Rotherham’s new police chief has filed a progress report highlight a catalogue of improvements over the last few months, earning praise from Chief Constable Stephen Watson who described it as “chock full of positive stuff”.
That includes improvements in getting front line police to respond more quickly when residents demand assistance, tackling problems with both household and commercial burglaries and working more effectively with other partnership organisations in the public sector to find long-term ‘problem solving’ solutions to the issues which would otherwise repeated sap police resources.
The report was presented to South Yorkshire’s Police and Crime Commissioner, Dr Alan Billings, at his Public Accountability Board, where he holds the force to account.
It was compiled by Chief Supt Una Jennings, who took command on the district earlier this year and has been working with her command team to improve performance.
Mr Watson said the report was an in depth account of progress, rather than a brief resume highlighting only positives and told the meeting: “When you have a 30 page report chock full of good news it proves we have a really committed leadership team.
“It is not the style of this organisation to sit around whinging, but to get on with what we have got,” he said.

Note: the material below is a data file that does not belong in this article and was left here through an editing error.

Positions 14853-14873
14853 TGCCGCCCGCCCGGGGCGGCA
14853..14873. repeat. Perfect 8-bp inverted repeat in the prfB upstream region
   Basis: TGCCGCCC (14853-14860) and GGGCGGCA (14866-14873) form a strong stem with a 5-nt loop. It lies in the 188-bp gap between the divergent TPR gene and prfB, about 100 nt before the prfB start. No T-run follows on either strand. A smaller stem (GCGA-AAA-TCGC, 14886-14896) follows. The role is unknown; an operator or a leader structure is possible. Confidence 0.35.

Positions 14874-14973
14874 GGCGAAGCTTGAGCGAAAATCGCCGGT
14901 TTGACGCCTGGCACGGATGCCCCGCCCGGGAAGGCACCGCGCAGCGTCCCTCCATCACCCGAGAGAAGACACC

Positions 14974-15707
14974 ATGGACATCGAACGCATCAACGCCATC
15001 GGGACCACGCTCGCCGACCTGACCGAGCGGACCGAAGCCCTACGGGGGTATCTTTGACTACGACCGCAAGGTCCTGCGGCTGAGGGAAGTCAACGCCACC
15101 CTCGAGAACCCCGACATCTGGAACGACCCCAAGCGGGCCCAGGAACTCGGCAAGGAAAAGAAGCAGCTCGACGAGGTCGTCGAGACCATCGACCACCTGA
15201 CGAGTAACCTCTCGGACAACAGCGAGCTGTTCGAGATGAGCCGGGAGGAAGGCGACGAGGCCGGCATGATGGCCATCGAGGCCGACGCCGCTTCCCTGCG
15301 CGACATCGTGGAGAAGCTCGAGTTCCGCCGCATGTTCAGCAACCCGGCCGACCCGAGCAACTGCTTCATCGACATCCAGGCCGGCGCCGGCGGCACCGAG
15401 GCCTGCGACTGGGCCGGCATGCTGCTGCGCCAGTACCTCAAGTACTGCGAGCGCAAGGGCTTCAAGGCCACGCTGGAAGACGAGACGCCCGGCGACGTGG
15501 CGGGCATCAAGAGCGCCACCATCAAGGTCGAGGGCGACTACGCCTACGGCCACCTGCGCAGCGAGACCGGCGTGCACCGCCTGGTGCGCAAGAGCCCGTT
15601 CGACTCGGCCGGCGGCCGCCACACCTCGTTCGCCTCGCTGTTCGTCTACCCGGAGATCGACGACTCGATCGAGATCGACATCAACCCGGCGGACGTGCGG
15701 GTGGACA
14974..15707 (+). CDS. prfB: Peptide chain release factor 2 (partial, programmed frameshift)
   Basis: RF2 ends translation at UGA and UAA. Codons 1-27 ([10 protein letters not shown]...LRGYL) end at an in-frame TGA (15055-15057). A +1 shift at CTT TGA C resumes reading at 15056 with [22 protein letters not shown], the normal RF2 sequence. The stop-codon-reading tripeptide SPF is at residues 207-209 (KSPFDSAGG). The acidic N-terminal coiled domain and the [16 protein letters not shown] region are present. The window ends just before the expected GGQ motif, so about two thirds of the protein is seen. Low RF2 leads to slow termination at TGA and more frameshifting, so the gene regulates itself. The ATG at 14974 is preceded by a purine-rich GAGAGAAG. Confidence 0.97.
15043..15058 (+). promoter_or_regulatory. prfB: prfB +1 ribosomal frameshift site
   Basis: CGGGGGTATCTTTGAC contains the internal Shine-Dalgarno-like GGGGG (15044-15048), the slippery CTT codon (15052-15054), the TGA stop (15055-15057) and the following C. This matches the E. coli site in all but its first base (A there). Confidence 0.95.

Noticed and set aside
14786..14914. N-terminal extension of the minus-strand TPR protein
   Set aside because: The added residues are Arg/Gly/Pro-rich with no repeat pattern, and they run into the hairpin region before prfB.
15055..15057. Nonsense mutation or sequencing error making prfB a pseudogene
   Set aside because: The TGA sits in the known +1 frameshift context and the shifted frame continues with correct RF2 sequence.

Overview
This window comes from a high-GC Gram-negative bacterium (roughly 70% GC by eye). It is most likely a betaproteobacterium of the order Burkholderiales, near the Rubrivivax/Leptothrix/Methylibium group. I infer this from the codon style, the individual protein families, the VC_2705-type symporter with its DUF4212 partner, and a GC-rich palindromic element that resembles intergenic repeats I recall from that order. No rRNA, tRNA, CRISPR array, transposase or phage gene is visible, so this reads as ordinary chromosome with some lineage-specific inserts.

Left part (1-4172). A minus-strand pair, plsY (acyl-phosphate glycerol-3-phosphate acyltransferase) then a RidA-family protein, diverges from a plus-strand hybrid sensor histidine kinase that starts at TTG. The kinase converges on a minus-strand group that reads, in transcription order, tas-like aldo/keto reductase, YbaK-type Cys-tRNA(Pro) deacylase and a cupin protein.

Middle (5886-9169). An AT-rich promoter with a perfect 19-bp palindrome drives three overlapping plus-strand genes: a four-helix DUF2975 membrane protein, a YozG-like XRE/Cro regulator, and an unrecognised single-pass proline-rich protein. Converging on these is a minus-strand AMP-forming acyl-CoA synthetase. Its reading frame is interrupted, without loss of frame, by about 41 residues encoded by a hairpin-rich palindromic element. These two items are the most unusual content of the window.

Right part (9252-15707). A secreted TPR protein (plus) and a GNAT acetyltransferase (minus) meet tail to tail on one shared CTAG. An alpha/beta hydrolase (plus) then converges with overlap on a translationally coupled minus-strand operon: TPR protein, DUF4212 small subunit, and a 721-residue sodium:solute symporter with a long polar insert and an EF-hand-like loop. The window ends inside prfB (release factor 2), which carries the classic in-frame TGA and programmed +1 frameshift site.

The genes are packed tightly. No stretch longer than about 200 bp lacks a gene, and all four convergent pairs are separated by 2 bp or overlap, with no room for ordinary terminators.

Improvements have included raising the arrest rate, he said, while numbers of wanted suspects had been reduced.
“Care for the vulnerable is up, organised crime gangs dismantled,” he said.
Sickness rates within the force in Rotherham had been reduced to such an extent that it was the equivalent of having five per cent more officers available, while demand from the public was down by 12 per cent.
Details in the report showed the “vim, vigour and professionalism” the force had in working with partners and performance would be improved as more officers were recruited. “Add more people to it and we will be working even harder,” he said.
A new ‘demand management’ system was introduced in July to try to ensure officers were available more quickly when residents needed their help.
The changes mean an average wait for getting an officer despatched to an emergency incident has fallen from eight minutes 33 seconds to six minutes 12 seconds.
The reduction for less serious ‘priority incidents’ is greater in percentage terms, falling from almost 26 minutes on average to just over 14 minutes.